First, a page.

A Beginner's Guide to the Gym
Have you ever walked into an unknown environment and felt out of your depth?
When you walk into the gym for the first time, there will be many thoughts that may go through your mind...
Am I dressed appropriately?
Where do I start?
Joining a Health Club will often be the start of a healthier lifestyle. To answer some of your questions and to make getting started easier, here are a few tips to help make your initial (and ongoing experience) one that you will enjoy.
When you join a health club you will usually receive a tour of the club, the tour will include:
Group Fitness studios
Other facilities and services such as swimming pool, sauna etc
Upon purchase of your membership, you will be offered the opportunity to participate in small group functional training sessions. Because you are guaranteed of no more than 6 people maximum in the group, your instructor will give you a personal guidance through these strength based exercises.
Whether you're seeing a Personal Trainer or not, we have come up with some start up advice that will help you on your journey.
What to wear:
Comfortable lightweight clothing is the key. As you burn off the calories your body temperature will increase and clothing that will allow some heat to escape is ideal.
Comfortable, well fitting, fully enclosed footwear is essential. Most types of sports shoes will be appropriate
What to pack:
In most gyms a towel is compulsory so you can wipe down the equipment after use.
A water bottle will ensure you can remain hydrated during your workout.
A spare set of clothes if you're showering at the health club.
Entering the club:
You will need to show your membership card upon entrance, it's a good idea to have this ready especially in peak times as there will be a lot of people entering the club at once. Peak times may vary from club to club, but as a general guide are typically 6am - 9am, 12pm - 1.30pm, 5pm - 8pm. Ask reception how the lockers in the changing rooms work.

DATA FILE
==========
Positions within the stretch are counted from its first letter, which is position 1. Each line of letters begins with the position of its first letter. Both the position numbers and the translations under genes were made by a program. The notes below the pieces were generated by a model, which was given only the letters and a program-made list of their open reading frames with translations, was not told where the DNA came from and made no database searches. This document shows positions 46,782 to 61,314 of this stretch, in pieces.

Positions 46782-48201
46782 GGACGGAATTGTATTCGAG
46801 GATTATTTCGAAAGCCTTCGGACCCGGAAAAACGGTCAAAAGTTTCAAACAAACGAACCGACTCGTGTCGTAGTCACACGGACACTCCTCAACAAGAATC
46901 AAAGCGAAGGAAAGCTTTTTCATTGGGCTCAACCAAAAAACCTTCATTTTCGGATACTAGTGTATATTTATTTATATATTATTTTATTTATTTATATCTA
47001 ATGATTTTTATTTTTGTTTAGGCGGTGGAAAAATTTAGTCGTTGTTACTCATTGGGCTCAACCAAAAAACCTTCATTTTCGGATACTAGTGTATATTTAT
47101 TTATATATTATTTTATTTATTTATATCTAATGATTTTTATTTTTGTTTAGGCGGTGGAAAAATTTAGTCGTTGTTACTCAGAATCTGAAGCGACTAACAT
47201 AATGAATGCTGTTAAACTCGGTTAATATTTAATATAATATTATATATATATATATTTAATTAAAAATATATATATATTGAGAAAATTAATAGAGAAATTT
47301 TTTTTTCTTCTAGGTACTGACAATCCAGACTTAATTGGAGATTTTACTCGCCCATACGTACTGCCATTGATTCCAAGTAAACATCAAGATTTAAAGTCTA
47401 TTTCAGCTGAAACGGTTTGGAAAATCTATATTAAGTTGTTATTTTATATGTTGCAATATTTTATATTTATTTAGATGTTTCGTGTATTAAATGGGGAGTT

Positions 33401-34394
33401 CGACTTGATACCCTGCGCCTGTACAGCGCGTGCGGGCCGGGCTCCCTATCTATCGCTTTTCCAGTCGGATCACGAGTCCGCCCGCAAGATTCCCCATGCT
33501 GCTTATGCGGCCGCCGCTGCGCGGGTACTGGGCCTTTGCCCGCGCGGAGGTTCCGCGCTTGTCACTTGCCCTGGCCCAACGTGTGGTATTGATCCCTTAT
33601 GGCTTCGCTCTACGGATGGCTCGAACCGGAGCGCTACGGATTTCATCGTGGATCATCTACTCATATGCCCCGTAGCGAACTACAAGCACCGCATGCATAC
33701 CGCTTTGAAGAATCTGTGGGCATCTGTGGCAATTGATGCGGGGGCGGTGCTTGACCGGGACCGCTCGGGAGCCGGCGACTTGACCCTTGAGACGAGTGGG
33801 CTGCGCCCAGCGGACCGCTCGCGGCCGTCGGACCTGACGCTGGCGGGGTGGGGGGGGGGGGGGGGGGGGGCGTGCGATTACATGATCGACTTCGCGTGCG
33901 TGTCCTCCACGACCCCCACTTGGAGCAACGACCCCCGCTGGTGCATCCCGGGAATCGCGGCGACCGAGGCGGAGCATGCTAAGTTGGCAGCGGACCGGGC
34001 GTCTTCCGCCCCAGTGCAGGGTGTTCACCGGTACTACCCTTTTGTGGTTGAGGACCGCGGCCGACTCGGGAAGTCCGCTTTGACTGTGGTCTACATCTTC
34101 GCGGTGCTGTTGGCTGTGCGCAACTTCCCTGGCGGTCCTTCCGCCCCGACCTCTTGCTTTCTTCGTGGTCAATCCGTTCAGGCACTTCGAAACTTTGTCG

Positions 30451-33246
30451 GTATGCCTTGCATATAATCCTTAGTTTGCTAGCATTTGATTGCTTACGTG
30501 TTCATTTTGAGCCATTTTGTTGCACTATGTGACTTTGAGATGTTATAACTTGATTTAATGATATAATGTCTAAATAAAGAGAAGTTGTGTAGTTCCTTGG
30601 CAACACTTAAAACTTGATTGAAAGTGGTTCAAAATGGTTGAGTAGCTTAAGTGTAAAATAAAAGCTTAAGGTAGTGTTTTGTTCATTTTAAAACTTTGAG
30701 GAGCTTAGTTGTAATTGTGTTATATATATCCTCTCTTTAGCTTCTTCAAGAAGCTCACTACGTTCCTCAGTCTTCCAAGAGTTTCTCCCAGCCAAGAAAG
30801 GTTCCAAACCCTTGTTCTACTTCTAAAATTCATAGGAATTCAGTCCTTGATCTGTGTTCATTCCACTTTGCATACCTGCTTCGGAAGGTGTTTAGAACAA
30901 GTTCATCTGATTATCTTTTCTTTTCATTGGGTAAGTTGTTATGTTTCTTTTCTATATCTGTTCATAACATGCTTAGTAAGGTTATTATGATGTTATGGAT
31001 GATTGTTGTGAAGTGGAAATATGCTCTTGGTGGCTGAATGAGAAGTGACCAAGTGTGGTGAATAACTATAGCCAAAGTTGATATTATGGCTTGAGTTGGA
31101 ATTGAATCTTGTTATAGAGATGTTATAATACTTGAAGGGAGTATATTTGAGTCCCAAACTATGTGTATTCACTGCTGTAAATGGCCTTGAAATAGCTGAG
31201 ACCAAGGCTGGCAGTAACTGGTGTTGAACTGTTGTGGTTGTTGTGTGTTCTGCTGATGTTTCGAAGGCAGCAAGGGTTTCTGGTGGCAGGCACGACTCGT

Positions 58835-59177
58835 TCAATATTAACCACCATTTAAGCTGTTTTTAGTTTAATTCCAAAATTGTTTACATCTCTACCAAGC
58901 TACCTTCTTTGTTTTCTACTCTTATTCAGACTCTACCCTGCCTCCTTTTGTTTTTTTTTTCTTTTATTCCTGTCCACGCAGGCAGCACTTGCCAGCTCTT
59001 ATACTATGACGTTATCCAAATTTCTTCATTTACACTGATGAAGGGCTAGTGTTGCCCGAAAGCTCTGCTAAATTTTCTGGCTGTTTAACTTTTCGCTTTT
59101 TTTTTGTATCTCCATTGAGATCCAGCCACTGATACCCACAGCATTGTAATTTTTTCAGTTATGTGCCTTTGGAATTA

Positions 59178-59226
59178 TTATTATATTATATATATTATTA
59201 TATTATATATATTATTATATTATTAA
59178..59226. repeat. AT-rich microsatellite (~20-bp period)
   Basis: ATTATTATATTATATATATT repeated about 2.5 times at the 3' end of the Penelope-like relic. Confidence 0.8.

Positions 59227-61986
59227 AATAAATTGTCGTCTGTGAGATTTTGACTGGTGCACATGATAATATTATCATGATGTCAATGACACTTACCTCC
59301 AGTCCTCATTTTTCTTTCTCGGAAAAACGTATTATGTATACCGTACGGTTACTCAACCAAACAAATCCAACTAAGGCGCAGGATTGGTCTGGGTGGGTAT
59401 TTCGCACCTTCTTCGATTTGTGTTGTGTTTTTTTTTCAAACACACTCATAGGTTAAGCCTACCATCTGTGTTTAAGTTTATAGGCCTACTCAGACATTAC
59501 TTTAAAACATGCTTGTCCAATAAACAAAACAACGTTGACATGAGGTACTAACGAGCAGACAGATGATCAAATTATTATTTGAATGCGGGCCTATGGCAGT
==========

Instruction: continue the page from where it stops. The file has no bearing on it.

The changing rooms:
Health Clubs usually encourage members to leave their belongings in lockers and not taking it onto the gym floor as it creates a potential risk in a fast paced environment. Most lockers will work on a key, lock, or membership card swipe basis. You may have to ask for a key or lock at reception and leave some form of ID if the club provides them from frontline. In some clubs you will need to bring your own padlock (not as common these days), if this is the case and you do not have one you can usually purchase at reception. In some of our newer clubs, you Membership Card also doubles as a magnetic swiper it allows you to access lockers with one easy swipe!
Cardio equipment (equipment used to increase heart rate eg treadmill, bike):
Most pieces of cardio equipment have a quick start option to make it easier to get started. Simply get on your chosen piece of equipment, start the motion then press the quick start button. From this point you can adjust resistance and speed as required. Before getting on a treadmill ensure the belt is not in motion, it can make for a painful first experience if you get on a moving treadmill without noticing. If the belt is moving hit the stop button and then begin.
Resistance Equipment (weights):
Don't try to lift or push too much in your first session. This is a common mistake by beginners and you want to make sure that you can move the next day! If you are using an intensity scale of 1 - 10 a good place to start is 5. You can increase the weights as you become more familiar with your bodies capabilities.
Time for some terminology:
Rep: Short for repetitions. One full movement on a piece of equipment.
Set: A collection of reps equals one set
If some one asks to work in' that simply means they will do a set after your set (in your rest period). Remove your towel and remember to place the weight back to the right position before beginning again.
Group Fitness (group exercise classes to music):
If there is a technique class available try and attend this first. This is particularly useful for weight based classes. Ask at reception for details and a timetable of classes for your club. Let the instructor know you are new so they can offer some good advice before the class or as it progresses. If you feel a little uncoordinated at your first class, then welcome to the club! Don't expect to pick up all the moves first time. It's the old story; a little practice goes a long way. Most classes will follow a similar routine for a few weeks so you can master the moves. Over time you will understand the basics and follow the class with ease. Try a number of classes to see where you get the most benefit and also what you most enjoy!
At the very least, stretching should be done after a workout. This will decrease the muscle soreness you may experience the following days. It also serves to keep muscles supple, assists flexibility, which then decreases the risk of future injury. Most clubs will have a stretching chart for you to follow. When holding a stretch it should be at an intensity of no more than 5 on our intensity scale of 1 - 10.
Leaving the club:
Have you got all your belongings with you? Yes? That's your first session complete. Congratulations!
Enjoy your journey to a healthier and fitter you, look to the professionals for ongoing advice
and most of all have fun.
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